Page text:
Mountain View Voice

Opinion - March 4, 2011

Mayor clarifies city's towing policy

by Jac Siegel

Recent blog comments and questions indicate there is some confusion regarding the city's policy for towing and impounding cars driven by suspended and unlicensed drivers.

As a city, we are very concerned with community safety and do not consider policy changes that may affect community safety without thoughtful and deliberate review. The city is also required to act in accordance with court decisions.

The Mountain View Police Department routinely evaluates and updates policies as court decisions are rendered. The Police Department and the City Attorney's Office recently reviewed the towing and impounding policy in light of court decisions that examined the ability to seize or tow vehicles.

While state law authorizes towing and impounding vehicles for a variety of reasons, recent court decisions have highlighted that this authority is not automatic. A "community caretaking function" should exist before a tow occurs. The specific circumstances of each case should be evaluated to determine if a "community caretaking function" is present.

As an example, if leaving the vehicle at the location of the traffic stop would jeopardize public safety and the efficient movement of traffic, would create a hazard to drivers, or if the vehicle could become a target for vandalism or theft, then towing the vehicle would meet the "community caretaking function." If these factors are not present, seizing the vehicle by impounding it may be held by the courts to be improper.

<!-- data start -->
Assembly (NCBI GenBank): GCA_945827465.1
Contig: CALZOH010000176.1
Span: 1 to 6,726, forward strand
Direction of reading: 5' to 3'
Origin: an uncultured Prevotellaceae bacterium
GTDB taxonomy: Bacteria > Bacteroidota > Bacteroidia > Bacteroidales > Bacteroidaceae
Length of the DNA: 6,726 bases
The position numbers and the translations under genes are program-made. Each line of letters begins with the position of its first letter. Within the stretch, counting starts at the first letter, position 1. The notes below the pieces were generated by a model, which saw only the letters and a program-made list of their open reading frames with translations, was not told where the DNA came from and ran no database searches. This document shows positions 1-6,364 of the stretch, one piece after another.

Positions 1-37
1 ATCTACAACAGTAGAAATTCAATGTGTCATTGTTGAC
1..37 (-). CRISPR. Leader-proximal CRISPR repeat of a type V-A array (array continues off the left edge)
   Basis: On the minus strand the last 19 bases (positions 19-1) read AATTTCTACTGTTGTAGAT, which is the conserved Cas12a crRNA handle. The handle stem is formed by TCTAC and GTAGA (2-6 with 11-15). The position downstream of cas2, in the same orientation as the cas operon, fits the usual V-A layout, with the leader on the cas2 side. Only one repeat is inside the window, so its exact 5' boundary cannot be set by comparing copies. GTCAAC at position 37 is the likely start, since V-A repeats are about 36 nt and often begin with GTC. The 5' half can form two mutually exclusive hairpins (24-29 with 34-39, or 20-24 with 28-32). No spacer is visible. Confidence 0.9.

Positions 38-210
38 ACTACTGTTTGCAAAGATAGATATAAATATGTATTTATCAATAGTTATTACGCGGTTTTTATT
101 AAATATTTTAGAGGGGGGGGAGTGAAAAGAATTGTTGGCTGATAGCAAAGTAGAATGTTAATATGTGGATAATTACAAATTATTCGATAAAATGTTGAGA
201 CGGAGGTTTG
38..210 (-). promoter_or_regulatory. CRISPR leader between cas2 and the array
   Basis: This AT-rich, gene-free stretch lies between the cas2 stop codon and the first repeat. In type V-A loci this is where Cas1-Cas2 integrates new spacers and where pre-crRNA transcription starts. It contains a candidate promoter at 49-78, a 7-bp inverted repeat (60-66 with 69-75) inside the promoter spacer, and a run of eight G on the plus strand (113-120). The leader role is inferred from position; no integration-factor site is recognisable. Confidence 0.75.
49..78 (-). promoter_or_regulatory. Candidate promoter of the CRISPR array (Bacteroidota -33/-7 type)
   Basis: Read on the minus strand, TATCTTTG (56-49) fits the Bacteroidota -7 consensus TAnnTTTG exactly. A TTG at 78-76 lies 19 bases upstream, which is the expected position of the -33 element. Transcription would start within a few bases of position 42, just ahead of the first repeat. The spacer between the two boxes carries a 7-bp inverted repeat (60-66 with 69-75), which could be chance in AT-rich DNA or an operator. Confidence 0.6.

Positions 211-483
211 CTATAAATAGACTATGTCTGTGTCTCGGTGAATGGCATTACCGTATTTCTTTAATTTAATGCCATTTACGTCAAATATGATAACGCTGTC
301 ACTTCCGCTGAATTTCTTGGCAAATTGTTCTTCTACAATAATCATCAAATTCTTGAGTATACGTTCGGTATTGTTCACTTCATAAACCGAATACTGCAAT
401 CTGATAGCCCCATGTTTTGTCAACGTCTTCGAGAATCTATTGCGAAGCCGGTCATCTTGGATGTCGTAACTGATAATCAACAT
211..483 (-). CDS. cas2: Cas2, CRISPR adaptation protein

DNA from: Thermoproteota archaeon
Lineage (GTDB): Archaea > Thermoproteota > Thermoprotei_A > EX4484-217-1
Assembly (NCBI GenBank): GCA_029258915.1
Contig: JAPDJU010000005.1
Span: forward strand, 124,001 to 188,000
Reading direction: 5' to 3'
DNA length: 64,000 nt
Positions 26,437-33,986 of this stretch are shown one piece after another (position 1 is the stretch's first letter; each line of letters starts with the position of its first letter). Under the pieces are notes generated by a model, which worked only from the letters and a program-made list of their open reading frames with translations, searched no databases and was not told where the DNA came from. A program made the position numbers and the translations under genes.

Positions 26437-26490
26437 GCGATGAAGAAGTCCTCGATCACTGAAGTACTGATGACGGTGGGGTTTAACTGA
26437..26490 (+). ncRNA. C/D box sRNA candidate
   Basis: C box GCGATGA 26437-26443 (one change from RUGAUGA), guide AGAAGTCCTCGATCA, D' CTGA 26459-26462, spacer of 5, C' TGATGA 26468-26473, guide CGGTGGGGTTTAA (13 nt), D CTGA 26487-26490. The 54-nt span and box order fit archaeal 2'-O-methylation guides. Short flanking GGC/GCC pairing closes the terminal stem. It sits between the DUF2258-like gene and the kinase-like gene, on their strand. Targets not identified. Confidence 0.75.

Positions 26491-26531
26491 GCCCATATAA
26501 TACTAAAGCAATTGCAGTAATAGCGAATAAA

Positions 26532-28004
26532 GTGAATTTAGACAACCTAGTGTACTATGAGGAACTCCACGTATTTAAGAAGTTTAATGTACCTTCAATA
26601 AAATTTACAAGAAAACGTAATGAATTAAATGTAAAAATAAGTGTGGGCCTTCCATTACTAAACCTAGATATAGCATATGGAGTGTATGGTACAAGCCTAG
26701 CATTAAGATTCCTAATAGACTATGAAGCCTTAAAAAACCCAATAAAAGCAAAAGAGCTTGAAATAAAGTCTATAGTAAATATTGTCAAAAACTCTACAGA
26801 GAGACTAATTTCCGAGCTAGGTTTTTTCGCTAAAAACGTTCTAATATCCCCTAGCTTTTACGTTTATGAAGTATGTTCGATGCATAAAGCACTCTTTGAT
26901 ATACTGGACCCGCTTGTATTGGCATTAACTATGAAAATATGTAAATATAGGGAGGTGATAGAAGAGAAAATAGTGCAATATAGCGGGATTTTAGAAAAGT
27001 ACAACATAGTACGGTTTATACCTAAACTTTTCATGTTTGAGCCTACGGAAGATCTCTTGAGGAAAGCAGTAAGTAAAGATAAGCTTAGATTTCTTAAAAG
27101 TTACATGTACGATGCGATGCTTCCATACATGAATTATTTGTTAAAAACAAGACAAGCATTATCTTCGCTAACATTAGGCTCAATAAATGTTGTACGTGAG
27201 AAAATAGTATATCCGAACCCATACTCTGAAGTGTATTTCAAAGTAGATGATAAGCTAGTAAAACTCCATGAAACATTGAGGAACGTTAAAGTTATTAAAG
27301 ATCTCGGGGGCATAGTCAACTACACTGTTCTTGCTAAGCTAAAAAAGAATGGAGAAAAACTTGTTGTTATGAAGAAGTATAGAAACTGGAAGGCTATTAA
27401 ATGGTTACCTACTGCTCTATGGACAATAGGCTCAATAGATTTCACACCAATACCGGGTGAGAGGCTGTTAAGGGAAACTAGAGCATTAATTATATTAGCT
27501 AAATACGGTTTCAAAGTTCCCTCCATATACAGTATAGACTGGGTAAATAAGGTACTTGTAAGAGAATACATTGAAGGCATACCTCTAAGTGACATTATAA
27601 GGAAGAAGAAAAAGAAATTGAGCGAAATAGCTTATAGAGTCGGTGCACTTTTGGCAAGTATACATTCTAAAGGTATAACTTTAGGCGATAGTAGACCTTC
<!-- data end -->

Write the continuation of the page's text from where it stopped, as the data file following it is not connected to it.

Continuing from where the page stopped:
So how has that changed what the police department is doing relative to suspended and unlicensed drivers who are stopped during traffic stops? The only change is that it is no longer an automatic decision to tow and impound vehicles driven by suspended and unlicensed drivers. The officer will now evaluate each case using the "community caretaking" standard. If the standard is met, then the car will be towed. If the standard is not met, then the car may be left legally parked or turned over to a licensed driver.

Suspended or unlicensed drivers are not permitted to continue driving. There is no free pass to continue to drive on a suspended license or without a license. These drivers are issued citations for the traffic violations they commit, including driving on a suspended license or without a license. The courts then determine the proper outcome for the violations.

I hope this helps clarify both our commitment to community safety and to keeping our policies up to date.

Jac Siegel is Mayor of Mountain View.

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